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Understanding Peace Holistically

From the Spiritual to the Political

Scherto Gill and Garrett Thomson

Understanding Peace Holistically: From the Spiritual to the Political argues that spiritually rooted and morally oriented peacefulness is relevant to the socio-economic–political structures that provide the conditions for a culture of peace. As the authors build up a theory of peace from the spiritual to the relational and communal towards the socio-political, this book also identifies key principles that characterise international and institutional processes that nurture peace. The holistic conception of peace developed in this book may guide and inspire individuals, institutions, and international organisations with regards to how to make peace.

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Chapter 9: Peacefulness in Global Political Systems

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Peacefulness in Global Political Systems

In this chapter and the next, we will show how political-economic structures can be inherently violent or peaceful. We shall assume that such structures refer to the ways relevant institutions are systematically organized in relation to each other, as defined by a set of principles. This means that assigning peacefulness (or the lack of it) to a social structure isn’t the same as describing the human relationships that occur within that structure.1 Structure isn’t reducible to relationships between individual persons, and so peacefulness requires a new characterization when applied to political-economic structures. It requires identifying the relevant principles and how they shape the institutions, such as the nation state or the corporation.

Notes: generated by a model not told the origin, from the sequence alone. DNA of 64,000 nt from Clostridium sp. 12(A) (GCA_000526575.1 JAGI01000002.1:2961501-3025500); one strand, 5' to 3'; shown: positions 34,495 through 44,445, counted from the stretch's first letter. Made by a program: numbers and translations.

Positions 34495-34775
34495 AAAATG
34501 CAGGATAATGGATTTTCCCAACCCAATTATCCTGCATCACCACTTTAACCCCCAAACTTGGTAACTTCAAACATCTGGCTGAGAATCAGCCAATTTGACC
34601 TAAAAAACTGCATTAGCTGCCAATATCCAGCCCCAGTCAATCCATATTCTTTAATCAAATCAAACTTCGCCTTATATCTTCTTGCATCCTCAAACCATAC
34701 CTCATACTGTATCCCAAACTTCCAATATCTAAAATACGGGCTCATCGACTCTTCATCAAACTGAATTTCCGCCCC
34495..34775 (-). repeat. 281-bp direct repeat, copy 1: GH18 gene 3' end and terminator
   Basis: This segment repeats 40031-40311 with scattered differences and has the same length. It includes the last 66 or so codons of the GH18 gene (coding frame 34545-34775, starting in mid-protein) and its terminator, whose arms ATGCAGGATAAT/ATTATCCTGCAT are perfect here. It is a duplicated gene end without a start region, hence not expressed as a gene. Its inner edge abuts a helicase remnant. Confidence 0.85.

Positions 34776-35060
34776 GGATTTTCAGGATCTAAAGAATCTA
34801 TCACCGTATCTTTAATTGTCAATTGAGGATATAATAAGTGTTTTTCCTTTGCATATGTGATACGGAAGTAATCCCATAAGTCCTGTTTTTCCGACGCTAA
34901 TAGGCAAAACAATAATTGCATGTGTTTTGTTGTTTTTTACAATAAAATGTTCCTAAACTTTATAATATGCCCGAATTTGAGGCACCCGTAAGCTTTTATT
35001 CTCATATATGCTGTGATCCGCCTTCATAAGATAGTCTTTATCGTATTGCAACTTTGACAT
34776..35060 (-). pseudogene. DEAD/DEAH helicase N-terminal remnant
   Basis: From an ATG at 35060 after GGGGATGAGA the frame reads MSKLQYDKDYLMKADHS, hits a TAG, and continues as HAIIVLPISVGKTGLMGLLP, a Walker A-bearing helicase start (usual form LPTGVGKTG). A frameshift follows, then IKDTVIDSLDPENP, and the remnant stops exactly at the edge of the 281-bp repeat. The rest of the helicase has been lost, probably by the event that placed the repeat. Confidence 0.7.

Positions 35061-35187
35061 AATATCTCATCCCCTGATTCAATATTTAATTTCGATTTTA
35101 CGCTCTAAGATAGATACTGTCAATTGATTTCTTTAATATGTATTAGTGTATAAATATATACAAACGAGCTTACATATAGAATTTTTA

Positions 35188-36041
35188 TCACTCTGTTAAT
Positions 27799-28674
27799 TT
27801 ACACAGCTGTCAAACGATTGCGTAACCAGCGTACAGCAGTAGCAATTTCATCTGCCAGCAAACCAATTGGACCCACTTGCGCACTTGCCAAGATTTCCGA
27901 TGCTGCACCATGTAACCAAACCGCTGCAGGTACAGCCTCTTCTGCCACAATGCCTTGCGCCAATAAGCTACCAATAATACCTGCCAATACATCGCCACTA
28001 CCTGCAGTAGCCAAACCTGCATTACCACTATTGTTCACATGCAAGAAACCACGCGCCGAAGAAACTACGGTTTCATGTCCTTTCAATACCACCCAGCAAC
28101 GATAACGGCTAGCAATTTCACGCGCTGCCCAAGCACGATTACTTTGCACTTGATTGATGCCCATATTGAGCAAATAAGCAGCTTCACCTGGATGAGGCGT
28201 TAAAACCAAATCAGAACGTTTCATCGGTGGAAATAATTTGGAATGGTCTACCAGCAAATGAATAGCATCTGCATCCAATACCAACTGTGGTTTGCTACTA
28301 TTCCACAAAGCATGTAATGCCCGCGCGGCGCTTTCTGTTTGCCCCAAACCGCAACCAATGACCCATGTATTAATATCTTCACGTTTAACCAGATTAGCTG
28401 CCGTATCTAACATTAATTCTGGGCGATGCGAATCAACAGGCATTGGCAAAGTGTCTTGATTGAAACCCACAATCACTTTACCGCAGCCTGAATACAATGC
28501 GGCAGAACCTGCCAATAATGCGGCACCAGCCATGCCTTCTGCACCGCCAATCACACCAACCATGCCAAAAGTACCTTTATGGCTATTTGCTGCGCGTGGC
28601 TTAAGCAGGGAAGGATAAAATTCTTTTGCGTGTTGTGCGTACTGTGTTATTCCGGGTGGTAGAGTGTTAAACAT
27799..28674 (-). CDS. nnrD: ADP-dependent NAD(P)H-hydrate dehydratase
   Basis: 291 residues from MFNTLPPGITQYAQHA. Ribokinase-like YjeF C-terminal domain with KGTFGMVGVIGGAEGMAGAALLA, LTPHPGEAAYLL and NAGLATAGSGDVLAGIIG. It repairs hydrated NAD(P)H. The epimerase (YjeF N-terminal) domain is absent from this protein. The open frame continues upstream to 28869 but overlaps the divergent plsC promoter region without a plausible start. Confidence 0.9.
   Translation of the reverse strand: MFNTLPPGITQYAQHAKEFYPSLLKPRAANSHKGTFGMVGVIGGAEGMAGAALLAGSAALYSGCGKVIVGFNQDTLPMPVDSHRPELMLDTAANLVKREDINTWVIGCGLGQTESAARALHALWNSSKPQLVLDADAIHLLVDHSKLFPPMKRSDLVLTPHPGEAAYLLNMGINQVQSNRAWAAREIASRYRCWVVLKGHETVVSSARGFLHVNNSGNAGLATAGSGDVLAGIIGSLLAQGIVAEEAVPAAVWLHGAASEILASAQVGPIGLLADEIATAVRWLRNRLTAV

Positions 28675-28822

The critique of just war theory indicates the need for peaceful international structures. Even if war is justifiable from the limited perspective of a country, that still doesn’t make it good. When a country decides to go to war, its decision is taken within the existing international political framework or system. But if that framework is itself unpeaceful, then we can’t conclude that some decisions to go to war are best for peace. Decisions taken within an unreasonable structure may appear reasonable without being so. Given such deliberations, the key question is: ‘Is the political-economic framework within which the current decision to wage war is taken a peaceful one?’ In other words, ‘Is the structure peaceful?’ We will turn to economic structures in the...

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